Say you have a running back that led the league in rushing yards for your division rival while receiving the majority of his carries from an under-center quarterback. That running back was most effective when he was able to square his shoulders at the line of scrimmage and get a running start before the hand-off because he was lined up 5 to 7 yards directly behind the quarterback.

So now you sign that back away from your competitor to a monster contract and ask him to run most of his plays out of a shotgun, where the back is either immediately to the left or the right of the quarterback and won't get a running start. And because the ball is handed off while the back is cutting across the quarterback, he can't square his shoulders and instead has to work from an angle when he gets the football.

In Dallas, Murray had success as a north-south, power running back, who would plow straight through defenders on his way to the end zone. Kelly thought he would be able to remake Murray into a LeSean McCoy clone: shifty, able to avoid defenders in the backfield, and regularly making big plays on the outside. Well, not so much.

At the end of the day, football is a game of systems and schemes. You can win by getting the right personnel to maximize your system, or you can win by adjusting your scheme to maximize the talent. But you won't win if you play your talent in the wrong scheme.

4. The pass rusher coming off a big year

We know that historically, pass rushers coming off a big year in terms of sacks tend to regress to the mean in the following year. The problem with free agent pass rushers who are coming off a big performance in 2015 is that teams will pay them in 2016 like it's still 2015. And that will almost inevitably not end well for the acquiring teams.

Conventional wisdom says that if you are going to invest in a free agent edge rusher, you need to find a player young enough and with enough upside to provide three-plus years of future high-level performance. The problem is that guys like that are hideously expensive, and there's no guarantee they'll provide a good return on investment.

In the salary cap era spending your money wisely is one way to win. Forget about the Olivier Vernon's and Von Miller's of this world. If the Cowboys are going after a free agent edge rusher, chances are they'll look to get a guy who's not on any top ten free agent list.

5. The dumb player

There were whispers out of Valley Ranch a while back that the Cowboys commissioned a study to find out why the Richard Sherman-type cornerbacks were so successful. To this day, the Cowboys like their CB archetype to be 6'0"+ with long arms, but the study found that CB success was not so much about height. Instead, it was about an aggressive style of play coupled with high FBI (football intelligence).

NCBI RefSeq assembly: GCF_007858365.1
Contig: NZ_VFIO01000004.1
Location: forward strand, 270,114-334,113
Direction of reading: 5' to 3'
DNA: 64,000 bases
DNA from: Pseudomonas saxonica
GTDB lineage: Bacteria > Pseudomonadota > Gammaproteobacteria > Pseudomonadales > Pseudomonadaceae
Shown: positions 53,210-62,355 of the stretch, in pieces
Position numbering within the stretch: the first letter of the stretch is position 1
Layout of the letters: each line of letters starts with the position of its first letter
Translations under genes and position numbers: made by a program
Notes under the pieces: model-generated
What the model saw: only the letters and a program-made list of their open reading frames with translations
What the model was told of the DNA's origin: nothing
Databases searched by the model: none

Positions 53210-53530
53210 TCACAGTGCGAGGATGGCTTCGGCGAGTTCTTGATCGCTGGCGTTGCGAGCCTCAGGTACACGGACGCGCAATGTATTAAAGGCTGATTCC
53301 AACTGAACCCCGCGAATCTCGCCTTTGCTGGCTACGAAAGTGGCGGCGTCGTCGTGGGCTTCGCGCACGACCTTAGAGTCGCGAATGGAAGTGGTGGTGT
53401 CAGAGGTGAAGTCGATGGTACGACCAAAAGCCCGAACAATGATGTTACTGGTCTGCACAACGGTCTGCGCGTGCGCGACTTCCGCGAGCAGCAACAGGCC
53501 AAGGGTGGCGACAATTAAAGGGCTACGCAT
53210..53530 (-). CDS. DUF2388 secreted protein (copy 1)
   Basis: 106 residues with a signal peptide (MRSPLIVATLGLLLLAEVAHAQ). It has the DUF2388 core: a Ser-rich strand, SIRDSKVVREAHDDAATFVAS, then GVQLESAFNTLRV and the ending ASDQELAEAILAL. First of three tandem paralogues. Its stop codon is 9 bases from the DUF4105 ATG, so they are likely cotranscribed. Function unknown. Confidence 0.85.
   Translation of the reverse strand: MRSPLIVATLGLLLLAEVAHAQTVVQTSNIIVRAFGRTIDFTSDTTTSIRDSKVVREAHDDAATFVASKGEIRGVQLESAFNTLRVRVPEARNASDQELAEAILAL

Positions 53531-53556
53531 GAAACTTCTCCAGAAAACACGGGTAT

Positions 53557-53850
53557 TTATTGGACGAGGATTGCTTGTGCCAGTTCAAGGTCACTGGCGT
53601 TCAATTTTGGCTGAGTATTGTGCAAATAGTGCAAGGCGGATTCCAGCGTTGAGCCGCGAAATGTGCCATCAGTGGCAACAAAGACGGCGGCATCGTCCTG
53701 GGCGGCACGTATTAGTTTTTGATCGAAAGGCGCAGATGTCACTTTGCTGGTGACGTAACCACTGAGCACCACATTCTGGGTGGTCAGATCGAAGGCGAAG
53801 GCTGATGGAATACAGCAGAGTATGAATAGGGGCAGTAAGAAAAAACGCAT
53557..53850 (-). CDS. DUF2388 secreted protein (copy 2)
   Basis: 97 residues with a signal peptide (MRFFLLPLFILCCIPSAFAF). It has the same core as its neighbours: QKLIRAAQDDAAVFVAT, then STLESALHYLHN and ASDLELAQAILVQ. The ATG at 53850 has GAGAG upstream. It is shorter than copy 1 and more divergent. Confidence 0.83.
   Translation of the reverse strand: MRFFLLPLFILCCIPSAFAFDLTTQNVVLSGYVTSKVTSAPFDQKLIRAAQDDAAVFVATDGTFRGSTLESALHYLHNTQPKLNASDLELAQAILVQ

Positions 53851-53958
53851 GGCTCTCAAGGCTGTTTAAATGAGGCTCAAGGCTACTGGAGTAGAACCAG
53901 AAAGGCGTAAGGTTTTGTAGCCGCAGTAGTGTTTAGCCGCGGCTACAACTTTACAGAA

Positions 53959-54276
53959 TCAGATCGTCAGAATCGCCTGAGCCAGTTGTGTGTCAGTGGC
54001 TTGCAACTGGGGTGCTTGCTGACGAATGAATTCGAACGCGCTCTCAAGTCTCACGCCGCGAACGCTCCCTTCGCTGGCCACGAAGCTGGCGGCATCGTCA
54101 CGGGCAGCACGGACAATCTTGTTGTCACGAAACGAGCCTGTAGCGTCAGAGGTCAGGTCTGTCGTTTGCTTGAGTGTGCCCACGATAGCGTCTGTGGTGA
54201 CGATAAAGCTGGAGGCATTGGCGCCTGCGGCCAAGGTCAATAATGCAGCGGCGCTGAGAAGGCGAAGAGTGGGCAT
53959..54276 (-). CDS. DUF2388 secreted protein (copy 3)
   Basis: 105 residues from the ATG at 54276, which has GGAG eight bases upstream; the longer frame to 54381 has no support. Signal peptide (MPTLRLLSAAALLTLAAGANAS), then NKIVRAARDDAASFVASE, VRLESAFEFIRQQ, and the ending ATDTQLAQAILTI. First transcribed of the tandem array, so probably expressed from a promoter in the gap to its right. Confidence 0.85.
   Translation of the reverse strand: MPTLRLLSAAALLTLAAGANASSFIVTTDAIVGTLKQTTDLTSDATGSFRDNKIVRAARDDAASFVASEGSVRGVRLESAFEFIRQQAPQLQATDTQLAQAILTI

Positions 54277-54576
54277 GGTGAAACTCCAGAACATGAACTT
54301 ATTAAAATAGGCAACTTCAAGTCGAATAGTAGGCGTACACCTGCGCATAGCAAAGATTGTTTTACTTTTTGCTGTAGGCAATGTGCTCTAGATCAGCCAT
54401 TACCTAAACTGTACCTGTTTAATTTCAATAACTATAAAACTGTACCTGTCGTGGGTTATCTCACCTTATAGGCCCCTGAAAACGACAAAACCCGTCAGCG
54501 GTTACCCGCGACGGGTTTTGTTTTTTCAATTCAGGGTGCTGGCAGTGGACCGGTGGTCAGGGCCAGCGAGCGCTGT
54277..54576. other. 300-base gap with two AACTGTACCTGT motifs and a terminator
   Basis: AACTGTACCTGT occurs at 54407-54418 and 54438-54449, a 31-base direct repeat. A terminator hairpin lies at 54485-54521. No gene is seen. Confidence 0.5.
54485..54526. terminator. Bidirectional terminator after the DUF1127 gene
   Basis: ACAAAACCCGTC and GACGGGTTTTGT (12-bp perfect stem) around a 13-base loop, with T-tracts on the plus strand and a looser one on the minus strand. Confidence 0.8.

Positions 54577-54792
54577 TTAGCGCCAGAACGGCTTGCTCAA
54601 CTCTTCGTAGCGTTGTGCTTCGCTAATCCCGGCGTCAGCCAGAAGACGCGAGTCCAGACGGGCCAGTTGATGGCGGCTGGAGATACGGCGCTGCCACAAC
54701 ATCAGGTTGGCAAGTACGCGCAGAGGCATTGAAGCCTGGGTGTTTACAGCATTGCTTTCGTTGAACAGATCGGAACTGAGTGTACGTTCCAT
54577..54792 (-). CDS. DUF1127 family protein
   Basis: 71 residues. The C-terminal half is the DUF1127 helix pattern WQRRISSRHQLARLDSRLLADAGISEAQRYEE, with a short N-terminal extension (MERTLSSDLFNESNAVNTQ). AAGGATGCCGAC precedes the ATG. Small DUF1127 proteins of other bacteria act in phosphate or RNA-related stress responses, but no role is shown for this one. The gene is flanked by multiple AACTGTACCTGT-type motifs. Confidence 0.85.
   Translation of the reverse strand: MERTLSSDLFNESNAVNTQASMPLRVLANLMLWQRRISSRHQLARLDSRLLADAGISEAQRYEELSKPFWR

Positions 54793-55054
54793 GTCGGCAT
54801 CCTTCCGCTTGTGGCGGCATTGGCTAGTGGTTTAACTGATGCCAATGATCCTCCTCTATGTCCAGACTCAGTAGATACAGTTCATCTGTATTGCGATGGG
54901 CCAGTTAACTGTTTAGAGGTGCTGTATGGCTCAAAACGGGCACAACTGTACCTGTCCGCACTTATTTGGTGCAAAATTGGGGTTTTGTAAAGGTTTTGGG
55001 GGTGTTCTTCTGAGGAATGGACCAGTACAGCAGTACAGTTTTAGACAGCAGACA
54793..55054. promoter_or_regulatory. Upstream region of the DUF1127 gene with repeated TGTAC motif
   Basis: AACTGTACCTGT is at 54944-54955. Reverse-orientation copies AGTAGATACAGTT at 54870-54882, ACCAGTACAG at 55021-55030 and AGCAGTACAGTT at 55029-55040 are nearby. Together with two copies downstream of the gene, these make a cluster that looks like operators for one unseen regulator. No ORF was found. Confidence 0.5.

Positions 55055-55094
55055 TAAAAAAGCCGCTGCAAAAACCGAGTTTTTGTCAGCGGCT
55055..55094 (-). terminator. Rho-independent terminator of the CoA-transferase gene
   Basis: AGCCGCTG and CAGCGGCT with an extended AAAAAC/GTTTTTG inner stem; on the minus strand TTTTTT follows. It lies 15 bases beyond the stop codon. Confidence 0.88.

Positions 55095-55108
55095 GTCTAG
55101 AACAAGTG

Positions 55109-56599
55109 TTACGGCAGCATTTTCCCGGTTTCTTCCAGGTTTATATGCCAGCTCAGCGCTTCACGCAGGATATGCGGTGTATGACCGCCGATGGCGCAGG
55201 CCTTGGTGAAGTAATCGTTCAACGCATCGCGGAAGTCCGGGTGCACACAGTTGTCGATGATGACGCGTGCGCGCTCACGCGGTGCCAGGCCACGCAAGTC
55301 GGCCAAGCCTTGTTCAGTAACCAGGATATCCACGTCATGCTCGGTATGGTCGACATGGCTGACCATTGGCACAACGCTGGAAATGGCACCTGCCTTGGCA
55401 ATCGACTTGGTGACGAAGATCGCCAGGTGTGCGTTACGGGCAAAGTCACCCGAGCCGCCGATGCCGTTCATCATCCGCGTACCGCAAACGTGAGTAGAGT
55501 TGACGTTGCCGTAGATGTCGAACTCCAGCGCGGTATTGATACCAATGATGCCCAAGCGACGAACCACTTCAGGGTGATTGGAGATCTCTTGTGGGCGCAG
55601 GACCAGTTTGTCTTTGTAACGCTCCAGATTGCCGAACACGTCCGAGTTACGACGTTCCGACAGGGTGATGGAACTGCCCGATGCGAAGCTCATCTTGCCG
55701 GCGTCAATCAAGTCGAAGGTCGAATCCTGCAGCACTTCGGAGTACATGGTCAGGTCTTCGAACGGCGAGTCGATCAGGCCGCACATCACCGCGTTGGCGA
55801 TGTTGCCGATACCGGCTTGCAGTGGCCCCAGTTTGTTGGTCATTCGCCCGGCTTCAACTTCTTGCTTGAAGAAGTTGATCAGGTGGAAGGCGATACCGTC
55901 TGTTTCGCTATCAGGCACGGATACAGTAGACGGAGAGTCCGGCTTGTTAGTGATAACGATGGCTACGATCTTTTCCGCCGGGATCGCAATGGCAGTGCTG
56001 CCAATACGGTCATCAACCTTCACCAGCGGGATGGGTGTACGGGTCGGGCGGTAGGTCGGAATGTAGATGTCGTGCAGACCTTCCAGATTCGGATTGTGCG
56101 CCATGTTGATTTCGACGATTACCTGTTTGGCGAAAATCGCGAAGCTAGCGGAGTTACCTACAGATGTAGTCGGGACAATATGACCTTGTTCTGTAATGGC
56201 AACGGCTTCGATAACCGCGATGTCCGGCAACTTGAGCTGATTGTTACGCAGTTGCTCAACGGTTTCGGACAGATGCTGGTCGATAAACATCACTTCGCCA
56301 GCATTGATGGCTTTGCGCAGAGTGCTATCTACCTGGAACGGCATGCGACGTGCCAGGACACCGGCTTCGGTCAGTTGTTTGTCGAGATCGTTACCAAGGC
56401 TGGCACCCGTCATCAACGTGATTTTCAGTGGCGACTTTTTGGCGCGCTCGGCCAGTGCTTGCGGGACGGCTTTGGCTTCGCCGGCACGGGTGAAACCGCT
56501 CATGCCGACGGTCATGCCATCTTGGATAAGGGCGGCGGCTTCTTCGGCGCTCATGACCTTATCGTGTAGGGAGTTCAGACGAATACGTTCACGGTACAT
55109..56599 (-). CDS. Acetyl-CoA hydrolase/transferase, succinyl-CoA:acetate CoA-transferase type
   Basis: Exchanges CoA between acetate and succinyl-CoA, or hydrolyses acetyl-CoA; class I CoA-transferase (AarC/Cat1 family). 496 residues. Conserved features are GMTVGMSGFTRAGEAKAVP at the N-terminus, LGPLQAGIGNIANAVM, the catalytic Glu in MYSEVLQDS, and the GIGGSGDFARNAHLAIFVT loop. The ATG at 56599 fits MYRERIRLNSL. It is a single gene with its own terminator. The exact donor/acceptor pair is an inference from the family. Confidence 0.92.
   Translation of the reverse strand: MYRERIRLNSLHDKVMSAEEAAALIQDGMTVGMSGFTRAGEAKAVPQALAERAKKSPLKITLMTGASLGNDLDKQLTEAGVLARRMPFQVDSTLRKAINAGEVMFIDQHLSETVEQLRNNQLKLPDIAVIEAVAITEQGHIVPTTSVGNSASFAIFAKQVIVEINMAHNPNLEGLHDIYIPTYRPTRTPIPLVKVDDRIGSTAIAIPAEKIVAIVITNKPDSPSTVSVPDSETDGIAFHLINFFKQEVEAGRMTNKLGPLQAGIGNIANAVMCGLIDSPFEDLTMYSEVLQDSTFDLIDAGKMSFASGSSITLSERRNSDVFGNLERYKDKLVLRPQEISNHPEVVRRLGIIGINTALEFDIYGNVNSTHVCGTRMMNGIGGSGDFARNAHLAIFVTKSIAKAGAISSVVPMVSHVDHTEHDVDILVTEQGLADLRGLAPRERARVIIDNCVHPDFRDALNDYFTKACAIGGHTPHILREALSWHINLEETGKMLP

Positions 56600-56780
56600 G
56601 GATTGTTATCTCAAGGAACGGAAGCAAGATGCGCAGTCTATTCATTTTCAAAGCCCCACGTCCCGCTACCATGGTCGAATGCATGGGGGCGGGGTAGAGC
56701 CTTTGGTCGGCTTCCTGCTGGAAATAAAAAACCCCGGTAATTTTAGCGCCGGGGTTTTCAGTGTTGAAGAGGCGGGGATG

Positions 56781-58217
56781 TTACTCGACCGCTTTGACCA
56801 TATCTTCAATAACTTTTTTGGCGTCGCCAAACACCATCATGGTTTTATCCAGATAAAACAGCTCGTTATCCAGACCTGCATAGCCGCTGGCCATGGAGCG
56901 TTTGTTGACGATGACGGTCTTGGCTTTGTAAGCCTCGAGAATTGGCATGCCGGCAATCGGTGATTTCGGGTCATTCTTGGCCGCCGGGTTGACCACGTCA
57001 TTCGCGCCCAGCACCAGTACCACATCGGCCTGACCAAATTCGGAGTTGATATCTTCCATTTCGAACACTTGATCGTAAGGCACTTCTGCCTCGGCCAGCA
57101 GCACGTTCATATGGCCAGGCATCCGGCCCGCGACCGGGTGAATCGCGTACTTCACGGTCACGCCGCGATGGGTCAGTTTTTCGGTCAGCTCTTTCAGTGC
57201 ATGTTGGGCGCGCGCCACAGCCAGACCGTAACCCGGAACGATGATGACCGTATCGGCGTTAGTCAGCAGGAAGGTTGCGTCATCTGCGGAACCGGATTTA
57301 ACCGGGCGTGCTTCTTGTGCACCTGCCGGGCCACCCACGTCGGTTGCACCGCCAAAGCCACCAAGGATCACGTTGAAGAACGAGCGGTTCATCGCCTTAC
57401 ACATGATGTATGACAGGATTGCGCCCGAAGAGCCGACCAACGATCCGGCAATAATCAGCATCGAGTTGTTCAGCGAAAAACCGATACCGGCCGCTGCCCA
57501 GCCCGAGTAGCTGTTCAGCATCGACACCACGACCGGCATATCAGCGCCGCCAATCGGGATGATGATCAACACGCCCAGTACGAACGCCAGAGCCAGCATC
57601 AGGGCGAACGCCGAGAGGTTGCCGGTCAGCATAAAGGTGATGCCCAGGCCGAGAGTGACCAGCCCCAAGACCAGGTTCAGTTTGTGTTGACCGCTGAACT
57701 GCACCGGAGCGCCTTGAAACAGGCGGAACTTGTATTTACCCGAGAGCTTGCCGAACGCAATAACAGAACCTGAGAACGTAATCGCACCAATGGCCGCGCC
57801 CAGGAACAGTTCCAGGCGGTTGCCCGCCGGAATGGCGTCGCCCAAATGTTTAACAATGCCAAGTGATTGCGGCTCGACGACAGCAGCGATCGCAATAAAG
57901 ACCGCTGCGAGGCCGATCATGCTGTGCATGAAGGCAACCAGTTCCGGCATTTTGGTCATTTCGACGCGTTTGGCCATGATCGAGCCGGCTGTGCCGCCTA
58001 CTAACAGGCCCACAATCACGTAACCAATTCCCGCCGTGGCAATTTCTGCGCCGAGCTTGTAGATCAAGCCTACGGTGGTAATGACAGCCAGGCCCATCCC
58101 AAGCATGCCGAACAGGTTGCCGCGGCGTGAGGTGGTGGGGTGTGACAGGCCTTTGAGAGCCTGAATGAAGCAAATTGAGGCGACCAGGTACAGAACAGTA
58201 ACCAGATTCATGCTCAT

Yet in the NFL, teams still value freakish athleticism over almost anything else. Run a sub 4.4 forty at the Combine and your draft stock will improve considerably. But if a player still bites on play-action after four years in the NFL, if one of your fastest defenders consistently runs in the wrong direction, and if another guy tackles like a monster but can't diagnose a play to save his life, then you've got a problem.

Bill Parcells, who seems to have a quote on everything, also has one on this topic.

"Dumb players do dumb things. Smart players seldom do dumb things."

In this day and age where players need to be smart both on the field and off the field, NFL teams can afford dumb players less than ever before. You can't win with dumb players in the NFL anymore.

6. You are going to overpay regardless

The very nature of free agency means that teams will end up overpaying for their free agents, at least for the top free agents in the market. And the reason for that is the auction premium. Because free agency is comparable to an auction, the highest bidder always wins the auction. And that bidder, by default, is the one who overvalues a free agent's value the most. Which is why free agent acquisitions end up as disappointments so often; you paid too much.

There are only very few exceptions to this point.

One of them is when a free agent may actually be more valuable to the new team than to the old team. Maybe the new scheme or system is a better fit for the player; maybe the player steps out of the shadow of an elite and/or high-cost player; maybe the coaching staff on the new team can help the player improve more (this of course is a common fantasy among all NFL coaching staffs). Lots of maybes, of course.

The other is when supply is higher than demand. The auction premium only applies when demand is higher than supply. This is usually the case on the first two days of free agency when teams get into bidding wars for the supposed top talent. But once that initial desperate scramble between teams for the best free agents on the market calms down, teams can find value at moderate prices.

NFL history is full of examples proving that being the lead dog in free agency isn’t the way to go, even if fans and media alike love to indulge in fantasies about their team signing the top tier free agents. Come on down to Dallas, Lamar Miller, Olivier Vernon, Josh Norman, and Muhammad Wilkerson.

Good teams will wait a bit and can get 90 percent of the player at 50 percent of the price, as Bill Barnwell explains:

"What those smart teams will do in this new economy is -- very simply -- be patient. The true stars will disappear off the market early, and the dumber teams will pay a premium for talent to lock them up in the first 24 to 48 hours, but the smart teams will wait. Even if it's just a week, antsy players will see the open slots beginning to fill up around them and settle for far less than they would have at the opening of free agency."

At the end of the day, you'll have to approach free agency with realistic expectations. It's a very costly process that kicks off with a desperate scramble between teams for the best free agents on the market. And in the NFL, desperation almost inevitably leads to dumb decisions.